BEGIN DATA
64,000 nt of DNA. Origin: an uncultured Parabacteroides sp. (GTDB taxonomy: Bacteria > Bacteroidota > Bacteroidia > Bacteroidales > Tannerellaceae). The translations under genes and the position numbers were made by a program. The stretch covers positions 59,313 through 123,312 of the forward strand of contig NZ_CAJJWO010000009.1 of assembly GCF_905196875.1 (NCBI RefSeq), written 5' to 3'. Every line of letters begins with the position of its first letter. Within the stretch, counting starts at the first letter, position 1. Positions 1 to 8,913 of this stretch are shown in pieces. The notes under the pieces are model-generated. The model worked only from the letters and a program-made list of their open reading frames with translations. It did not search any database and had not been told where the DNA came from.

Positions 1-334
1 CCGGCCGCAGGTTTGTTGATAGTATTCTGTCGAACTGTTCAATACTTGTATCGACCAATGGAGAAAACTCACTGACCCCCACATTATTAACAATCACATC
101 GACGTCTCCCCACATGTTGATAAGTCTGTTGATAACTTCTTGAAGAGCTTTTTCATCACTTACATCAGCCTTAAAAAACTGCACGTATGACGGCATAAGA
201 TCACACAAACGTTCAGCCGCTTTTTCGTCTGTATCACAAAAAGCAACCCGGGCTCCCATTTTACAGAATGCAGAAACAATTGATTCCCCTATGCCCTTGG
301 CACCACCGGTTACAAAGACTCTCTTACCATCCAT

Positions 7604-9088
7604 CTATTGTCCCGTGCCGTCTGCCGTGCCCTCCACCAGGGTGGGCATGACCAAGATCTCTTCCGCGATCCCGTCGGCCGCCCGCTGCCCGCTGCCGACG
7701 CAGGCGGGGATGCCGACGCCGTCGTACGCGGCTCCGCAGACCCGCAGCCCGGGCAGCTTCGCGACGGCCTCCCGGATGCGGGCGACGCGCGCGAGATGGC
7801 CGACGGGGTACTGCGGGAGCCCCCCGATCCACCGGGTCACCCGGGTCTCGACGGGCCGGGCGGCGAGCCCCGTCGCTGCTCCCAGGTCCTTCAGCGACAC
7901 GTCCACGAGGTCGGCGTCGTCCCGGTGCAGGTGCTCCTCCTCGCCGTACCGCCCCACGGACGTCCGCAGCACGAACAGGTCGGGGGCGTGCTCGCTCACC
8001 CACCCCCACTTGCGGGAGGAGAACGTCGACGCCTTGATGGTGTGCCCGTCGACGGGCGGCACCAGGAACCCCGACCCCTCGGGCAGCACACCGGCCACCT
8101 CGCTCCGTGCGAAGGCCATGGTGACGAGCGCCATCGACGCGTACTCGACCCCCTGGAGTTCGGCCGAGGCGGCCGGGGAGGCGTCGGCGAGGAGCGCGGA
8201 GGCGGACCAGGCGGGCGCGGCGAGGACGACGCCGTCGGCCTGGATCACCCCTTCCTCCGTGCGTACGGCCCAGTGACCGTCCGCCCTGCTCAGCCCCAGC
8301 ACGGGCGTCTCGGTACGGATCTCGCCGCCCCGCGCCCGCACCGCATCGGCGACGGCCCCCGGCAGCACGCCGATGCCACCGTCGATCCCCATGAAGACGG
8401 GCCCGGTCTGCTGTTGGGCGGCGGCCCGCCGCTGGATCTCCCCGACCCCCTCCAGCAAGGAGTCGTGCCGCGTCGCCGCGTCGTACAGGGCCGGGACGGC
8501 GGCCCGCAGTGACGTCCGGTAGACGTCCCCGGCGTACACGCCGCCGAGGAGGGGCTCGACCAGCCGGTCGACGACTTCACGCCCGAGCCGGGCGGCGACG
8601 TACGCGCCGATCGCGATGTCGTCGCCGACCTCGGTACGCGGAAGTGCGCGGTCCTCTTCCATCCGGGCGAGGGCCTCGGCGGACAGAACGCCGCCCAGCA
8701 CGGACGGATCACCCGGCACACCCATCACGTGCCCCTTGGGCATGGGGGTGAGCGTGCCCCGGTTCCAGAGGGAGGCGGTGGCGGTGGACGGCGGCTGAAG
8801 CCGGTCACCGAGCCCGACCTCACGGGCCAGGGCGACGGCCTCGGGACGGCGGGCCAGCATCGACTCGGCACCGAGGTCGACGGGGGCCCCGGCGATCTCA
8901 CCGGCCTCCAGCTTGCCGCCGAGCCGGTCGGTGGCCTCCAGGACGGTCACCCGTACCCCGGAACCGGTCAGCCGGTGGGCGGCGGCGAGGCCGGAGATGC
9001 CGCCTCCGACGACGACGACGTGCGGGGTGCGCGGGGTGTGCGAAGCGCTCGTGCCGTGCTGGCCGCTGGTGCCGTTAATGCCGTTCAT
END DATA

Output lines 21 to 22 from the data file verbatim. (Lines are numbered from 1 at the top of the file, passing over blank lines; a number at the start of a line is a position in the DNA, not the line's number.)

8901 CCGGCCTCCAGCTTGCCGCCGAGCCGGTCGGTGGCCTCCAGGACGGTCACCCGTACCCCGGAACCGGTCAGCCGGTGGGCGGCGGCGAGGCCGGAGATGC
9001 CGCCTCCGACGACGACGACGTGCGGGGTGCGCGGGGTGTGCGAAGCGCTCGTGCCGTGCTGGCCGCTGGTGCCGTTAATGCCGTTCAT